Chancellor Scholz defends himself against demands for a speed limit on motorways. The government did not agree on such a thing, he says as justification. Scholz also comments on the nine-euro ticket, security guarantees for Ukraine - and his shower habits.
Chancellor Olaf Scholz has spoken out clearly against a speed limit on motorways. "This government has not agreed on that and that's why it won't happen," said the SPD politician in a citizen question format before the summer interview on ARD.
Under pressure from the Liberals, the coalition agreement between the traffic light parties SPD, Greens and FDP states: "There will be no general speed limit." However, because of the Russian attack on Ukraine, more and more people are calling for such a speed limit to protect the climate and, thanks to savings in fuel consumption, to become independent of Russian oil more quickly. Scholz also said that the three-month nine-euro ticket for public transport would not be extended.
When asked about possible personal measures in the fight against climate change, the Chancellor said: "That's a question that always makes me a little uncomfortable." Of course, he could say that he made sure that his electricity supplier supplied him with CO2-neutral electricity. But the truth for him as chancellor is that his carbon footprint is "terrible."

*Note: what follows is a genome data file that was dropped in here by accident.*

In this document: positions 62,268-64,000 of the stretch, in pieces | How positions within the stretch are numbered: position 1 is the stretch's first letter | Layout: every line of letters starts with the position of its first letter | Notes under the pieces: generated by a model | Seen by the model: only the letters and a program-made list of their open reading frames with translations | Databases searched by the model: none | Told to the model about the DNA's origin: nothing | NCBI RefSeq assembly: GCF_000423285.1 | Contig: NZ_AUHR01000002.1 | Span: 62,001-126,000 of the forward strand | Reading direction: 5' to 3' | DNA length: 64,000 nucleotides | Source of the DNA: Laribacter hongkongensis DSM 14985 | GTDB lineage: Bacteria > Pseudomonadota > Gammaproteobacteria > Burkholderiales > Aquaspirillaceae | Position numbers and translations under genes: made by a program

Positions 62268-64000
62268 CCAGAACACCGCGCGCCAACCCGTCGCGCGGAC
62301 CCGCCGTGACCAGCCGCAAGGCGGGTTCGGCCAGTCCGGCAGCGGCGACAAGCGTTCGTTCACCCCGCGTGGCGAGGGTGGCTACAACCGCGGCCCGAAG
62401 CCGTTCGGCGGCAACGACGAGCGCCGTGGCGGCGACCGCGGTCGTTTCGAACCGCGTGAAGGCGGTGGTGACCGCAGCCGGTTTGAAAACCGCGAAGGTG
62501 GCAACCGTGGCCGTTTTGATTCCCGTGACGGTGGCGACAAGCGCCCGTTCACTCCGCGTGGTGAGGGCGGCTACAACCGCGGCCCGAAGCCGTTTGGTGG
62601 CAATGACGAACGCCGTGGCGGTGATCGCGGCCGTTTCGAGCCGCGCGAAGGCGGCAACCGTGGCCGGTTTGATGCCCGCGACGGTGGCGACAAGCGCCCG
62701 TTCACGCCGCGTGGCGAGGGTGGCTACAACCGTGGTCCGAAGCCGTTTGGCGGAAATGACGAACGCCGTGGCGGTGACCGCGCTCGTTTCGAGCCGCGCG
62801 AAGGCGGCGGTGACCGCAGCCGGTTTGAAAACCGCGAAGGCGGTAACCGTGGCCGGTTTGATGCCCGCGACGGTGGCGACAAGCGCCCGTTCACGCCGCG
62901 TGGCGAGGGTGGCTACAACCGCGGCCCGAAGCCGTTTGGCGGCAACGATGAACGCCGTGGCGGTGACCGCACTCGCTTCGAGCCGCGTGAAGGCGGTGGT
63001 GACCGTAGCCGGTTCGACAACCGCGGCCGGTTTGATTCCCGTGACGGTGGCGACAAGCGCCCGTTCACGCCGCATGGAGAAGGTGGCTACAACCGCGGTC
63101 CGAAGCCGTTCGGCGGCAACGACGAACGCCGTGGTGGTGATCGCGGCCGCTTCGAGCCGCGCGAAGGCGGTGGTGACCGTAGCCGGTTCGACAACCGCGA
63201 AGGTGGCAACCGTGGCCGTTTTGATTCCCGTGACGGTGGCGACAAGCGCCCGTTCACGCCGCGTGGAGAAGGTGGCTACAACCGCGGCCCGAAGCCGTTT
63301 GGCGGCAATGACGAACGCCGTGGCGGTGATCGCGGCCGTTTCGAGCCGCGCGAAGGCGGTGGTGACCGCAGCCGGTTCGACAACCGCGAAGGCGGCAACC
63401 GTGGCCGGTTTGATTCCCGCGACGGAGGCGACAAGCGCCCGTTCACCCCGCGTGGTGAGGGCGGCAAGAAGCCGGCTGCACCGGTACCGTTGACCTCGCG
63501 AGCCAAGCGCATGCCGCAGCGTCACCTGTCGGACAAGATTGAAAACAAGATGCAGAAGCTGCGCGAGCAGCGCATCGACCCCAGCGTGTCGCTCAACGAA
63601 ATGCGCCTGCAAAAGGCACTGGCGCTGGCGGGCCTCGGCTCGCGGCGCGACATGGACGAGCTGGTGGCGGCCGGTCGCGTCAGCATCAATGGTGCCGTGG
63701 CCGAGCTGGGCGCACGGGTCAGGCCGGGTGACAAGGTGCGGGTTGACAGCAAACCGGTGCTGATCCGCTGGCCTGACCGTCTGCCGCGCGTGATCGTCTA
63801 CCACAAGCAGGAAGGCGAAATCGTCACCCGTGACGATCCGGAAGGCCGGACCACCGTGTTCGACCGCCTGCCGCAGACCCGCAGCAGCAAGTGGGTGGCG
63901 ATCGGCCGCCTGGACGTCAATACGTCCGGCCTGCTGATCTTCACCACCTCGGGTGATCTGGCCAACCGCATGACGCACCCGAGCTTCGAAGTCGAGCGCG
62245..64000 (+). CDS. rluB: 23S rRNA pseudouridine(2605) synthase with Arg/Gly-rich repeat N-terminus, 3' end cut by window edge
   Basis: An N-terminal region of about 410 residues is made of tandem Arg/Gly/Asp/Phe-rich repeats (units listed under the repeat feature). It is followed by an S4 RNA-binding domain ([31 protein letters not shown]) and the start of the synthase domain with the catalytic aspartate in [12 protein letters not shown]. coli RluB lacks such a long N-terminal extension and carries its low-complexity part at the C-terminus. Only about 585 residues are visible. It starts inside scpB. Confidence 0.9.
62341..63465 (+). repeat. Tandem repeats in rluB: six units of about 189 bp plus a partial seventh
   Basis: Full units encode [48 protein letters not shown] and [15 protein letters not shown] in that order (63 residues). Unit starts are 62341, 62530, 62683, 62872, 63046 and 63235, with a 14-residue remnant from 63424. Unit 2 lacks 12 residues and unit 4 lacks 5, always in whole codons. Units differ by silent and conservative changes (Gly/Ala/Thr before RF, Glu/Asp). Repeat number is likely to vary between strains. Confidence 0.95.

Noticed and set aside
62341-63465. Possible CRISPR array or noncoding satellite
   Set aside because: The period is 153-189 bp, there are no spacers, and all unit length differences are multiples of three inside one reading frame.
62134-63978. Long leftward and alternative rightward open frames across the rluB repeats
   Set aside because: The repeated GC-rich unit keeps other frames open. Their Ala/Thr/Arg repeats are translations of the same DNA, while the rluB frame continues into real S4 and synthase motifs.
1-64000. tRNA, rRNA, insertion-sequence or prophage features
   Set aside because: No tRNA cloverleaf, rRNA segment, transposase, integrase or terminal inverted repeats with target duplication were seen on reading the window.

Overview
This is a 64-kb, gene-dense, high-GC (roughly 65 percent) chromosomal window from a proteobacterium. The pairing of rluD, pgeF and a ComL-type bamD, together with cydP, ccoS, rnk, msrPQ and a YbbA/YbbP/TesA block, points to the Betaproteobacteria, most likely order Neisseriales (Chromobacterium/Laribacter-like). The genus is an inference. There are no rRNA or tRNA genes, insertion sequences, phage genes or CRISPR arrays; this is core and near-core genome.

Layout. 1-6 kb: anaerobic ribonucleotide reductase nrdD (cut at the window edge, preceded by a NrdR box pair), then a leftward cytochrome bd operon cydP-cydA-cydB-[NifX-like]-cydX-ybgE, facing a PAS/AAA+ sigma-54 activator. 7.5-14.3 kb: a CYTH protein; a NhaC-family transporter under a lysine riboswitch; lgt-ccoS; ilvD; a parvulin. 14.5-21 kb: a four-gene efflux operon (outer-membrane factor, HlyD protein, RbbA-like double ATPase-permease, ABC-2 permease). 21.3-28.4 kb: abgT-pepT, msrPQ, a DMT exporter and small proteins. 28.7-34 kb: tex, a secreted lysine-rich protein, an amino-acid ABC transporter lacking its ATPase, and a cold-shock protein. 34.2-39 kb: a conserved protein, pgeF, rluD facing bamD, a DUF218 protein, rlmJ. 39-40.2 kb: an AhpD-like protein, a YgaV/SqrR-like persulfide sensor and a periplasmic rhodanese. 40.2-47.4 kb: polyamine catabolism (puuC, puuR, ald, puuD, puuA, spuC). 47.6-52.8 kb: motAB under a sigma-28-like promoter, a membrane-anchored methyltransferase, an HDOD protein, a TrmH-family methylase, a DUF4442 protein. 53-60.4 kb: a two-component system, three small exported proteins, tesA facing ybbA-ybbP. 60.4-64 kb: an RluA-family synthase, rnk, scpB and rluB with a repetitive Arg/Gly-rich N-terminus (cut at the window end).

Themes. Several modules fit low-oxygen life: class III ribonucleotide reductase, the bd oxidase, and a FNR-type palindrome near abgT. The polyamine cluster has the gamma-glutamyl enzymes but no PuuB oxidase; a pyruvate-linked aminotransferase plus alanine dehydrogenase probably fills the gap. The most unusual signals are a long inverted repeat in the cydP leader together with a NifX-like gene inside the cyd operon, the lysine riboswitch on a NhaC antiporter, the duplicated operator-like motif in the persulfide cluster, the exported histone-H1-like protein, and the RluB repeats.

Scholz referred, among other things, to flights all over the world in government aircraft and the summit marathon of the past few days. "And I think you shouldn't beat around the bush and pretend that you're really someone who is very exemplary when it comes to CO2 emissions." When asked whether it would be better to heat less or take cold showers to save energy, the Chancellor said: "Everyone has to think for themselves what they think is important," said Scholz. "Some always take cold showers anyway because they think it's important for their own health. I don't, to be honest."
Scholz also commented on ARD on Ukraine and promised the country security guarantees for the time after the war with Russia. But these would be below a NATO assistance guarantee, he said. Details are currently being coordinated with partners and Ukraine, says Scholz. But this certainly includes putting sanctions back into force. He told Russian President Vladimir Putin that he could not count on the sanctions being lifted anyway if he continued to strive for a dictated peace after the attack on Ukraine. Ukraine is not part of NATO.